A spate of stabbings ripped into San Antonio residents last weekend right under the noses of the San Antonio Police Department — but not a single arrest was made. Bikers, gang-bangers, punks, ex-cons, and accountants descended upon a single location from Friday through Sunday to risk spilling their blood. And everyone left wearing a smile. The occasion was the seventh annual Slinging Ink Tattoo Expo, one of the city’s two major skin-art conventions, held for the first time this year in a larger venue than years past — the 55,000-square-foot San Antonio Event Center.
By the reckoning of Silvia Fernandez, co-owner of organizer Nikita Productions, by the end of the second day more than 12,000 attendees had walked through the doors and into the cavernous building — which buzzed incessantly with humming tattoo guns — putting the expo on track to easily break previous attendance records. Around 240 tattoo artists flourished their needles, up from 200 last year.
The Current spent all three days at the expo with the goal of answering a single-minded question: What, if anything, distinguishes the San Antonio tattoo culture from other cities around the world? And from amid the skulls, roses, daggers, and hearts emerged a crystalline answer: It depends whom you ask. But consensus rests upon three points. The number of people sporting tattoos has grown exponentially in the city, as it has nationwide, but the San Antonio tattoo community — at least the devotees — remains relatively small. And the tat-hacks are setting up new shops as quickly and densely as Starbucks cafés in the 1990s.
The Lone Star Style
Nevertheless, San Antonio has made more of a mark in the American skin-art tradition than many in the tattooed public realize. Tattoo legend Bob Moreau put the city on the flesh-decoration map in 1986, when he opened Perfection Tattoo. Doctor Bob, as he is affectionately known, originally apprenticed under John Stuckey of Custom Design in Houston in the 1970s, and went on to help forge what is now generally recognized by aficionados worldwide as the Texas Style. Under Moreau’s tutelage, prominent artists Chris Treviño, Shawn DeGan, Dave Lum, and Troy Curry refined the style and helped spread it throughout Southern Texas. DeGan, who still operates a Perfection Tattoo studio in San Antonio, tutored still more local artists, including local icon Weldon Lewis, who has owned Mr. Lucky’s Tattoo since 1992.
“We try to respect the old designs,” Lewis says. “Sometimes there’s some kind of urge to improve on them, but when you sit a minute and take a look, you realize that it’s a craft that needs to be done a certain way. It’s like playing music. You can sit there and strum a bunch of chords in a new progression or tempo, but that doesn’t mean you’ll be making better music.”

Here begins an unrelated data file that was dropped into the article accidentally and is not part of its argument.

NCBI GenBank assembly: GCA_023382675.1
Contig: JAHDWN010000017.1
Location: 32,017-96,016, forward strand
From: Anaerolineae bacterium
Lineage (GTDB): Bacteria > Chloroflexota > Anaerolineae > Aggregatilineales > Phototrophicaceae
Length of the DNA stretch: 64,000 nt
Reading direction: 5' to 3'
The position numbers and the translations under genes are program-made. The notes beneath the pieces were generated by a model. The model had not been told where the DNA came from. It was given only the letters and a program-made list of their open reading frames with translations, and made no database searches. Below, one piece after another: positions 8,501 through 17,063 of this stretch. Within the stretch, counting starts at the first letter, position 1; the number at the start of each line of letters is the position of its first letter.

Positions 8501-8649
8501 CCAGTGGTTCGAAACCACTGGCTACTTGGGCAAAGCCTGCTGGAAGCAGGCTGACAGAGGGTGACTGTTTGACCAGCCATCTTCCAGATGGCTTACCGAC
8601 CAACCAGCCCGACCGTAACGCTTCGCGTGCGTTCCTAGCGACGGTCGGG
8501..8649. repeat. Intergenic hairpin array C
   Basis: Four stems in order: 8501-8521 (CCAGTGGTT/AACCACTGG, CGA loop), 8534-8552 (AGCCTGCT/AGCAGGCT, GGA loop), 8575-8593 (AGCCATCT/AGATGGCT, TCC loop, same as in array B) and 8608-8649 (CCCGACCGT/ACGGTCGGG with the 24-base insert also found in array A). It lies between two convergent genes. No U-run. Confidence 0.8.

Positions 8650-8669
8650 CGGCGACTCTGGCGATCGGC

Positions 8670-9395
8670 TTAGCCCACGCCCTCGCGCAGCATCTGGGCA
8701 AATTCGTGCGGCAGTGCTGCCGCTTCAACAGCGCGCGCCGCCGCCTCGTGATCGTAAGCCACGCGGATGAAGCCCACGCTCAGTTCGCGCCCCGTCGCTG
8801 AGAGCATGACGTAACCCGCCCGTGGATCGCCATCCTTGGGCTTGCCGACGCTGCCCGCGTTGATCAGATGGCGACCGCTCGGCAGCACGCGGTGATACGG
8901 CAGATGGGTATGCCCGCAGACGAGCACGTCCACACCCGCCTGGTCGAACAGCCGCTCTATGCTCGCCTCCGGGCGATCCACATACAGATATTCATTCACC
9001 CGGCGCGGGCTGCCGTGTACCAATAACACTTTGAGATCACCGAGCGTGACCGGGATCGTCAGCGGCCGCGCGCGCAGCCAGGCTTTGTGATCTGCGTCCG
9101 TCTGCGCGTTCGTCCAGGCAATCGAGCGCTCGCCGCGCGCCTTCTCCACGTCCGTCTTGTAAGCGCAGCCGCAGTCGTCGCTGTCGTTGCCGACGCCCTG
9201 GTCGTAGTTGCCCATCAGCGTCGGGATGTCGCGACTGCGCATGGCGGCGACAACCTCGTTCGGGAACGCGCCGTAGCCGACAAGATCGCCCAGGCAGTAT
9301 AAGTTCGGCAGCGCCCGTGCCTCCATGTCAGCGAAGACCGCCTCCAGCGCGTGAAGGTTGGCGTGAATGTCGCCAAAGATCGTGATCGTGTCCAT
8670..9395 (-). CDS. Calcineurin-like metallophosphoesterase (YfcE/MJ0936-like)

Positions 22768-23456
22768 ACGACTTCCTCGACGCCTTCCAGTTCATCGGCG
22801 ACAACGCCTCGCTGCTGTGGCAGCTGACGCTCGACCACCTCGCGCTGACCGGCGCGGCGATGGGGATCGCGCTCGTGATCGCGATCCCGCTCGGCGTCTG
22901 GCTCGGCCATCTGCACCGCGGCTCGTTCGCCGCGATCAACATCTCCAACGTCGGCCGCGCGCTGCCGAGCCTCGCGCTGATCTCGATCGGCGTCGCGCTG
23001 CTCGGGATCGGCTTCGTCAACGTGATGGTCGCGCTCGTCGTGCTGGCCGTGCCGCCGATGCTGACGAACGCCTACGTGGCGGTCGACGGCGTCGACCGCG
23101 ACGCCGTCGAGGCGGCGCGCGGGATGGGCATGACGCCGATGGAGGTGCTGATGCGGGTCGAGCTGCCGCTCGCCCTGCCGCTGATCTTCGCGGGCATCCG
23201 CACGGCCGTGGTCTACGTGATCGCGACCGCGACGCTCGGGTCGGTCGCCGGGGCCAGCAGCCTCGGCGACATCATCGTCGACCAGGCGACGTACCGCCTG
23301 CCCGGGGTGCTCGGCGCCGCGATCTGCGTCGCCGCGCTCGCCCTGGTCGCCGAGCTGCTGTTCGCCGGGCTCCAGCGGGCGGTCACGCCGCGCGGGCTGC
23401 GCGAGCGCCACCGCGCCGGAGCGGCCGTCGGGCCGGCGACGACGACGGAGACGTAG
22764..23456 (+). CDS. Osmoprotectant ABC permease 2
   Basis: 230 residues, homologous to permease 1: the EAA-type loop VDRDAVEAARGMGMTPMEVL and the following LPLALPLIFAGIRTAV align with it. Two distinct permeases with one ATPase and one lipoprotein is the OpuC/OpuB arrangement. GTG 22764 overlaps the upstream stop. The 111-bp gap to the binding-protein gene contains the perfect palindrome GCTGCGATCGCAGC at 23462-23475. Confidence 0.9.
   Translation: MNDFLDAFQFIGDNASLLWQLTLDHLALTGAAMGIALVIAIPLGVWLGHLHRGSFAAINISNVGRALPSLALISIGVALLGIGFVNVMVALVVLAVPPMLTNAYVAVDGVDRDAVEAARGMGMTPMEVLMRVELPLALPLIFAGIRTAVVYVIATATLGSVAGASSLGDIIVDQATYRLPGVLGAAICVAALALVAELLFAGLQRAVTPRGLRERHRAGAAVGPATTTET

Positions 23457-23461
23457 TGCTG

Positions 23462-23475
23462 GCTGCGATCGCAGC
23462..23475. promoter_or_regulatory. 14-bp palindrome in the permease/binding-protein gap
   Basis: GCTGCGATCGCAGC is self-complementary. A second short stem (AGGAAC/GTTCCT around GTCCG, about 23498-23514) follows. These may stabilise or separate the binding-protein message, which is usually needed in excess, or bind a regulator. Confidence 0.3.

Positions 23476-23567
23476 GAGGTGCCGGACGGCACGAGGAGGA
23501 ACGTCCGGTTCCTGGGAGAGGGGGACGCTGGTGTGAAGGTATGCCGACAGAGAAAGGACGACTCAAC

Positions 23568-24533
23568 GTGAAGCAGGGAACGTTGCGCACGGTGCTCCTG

Texas Style involves thick, bold lines, strong, vibrant colors, and simple, often campy or whimsical images. In many ways, it hearkens back to the traditional Americana style popularized by legends such as Sailor Jerry, Lyle Tuttle, and Ed Hardy. “When tattooing started getting more popularized and more broadcast, a lot of regions started copying these intricate, fine-lined styles,” notes traditionalist Jedidia Reid, owner of Element Tattoos and one of the city’s most powerful young artists at 31. “But,” he jokes, “here in Texas we were a bunch of assholes who just kept drawing our big lines and bold colors.”
That’s not to say San Antonio has pigeon-holed itself as a standard-bearer of Texas Style or Americana. Artists point to the area’s rich Hispanic heritage of “cultural tattoos” that replicate or pay tribute to Maya and Aztec motifs, or the fine-line, black-and-gray Chicano styles that have proliferated in some tattoo parlors. Moreover, with the mainstreaming of tattoo subcultures on hit programs such as Miami Ink and L.A. Ink, regional differences among states or cities matter less and less.
In some respects, in part because of the energy generated by a relatively close community of diehard artists, San Antonio tattooists have the potential to forge ahead into new territory as quickly as new techniques and technologies become available. Mario Sanchez, the 39-year-old owner of Prick Tattoo, is one of only three artists in the U.S. doing painstaking single-needle miniature portraits. Wife and co-owner Roxanne sports several on her knuckles. Collectors, as avid human canvasses are called in the lexicon, have traveled from around the U.S., and from Mexico and Europe to go under his needle. A stream of inquiries from colleagues around the world finally prompted Sanchez to develop instructional videos on his techniques. “I think San Antonio can take its place alongside other larger, more well-established and well-known cities,” Sanchez says.
Surprisingly, most of the artists the Current spoke to at the Slinging Ink Tattoo Expo downplay the importance of the military influence on the local skin-art scene. “I started down in Fort Hood,” says Jennifer “La Flaca” Cordero, founder of MujeresInk, a new studio of all female artists. “I can draw dog tags or a fallen-soldier scene with my eyes closed. I got to San Antonio and it’s so exciting. Everyone brings in their own custom ideas, and I love it.” •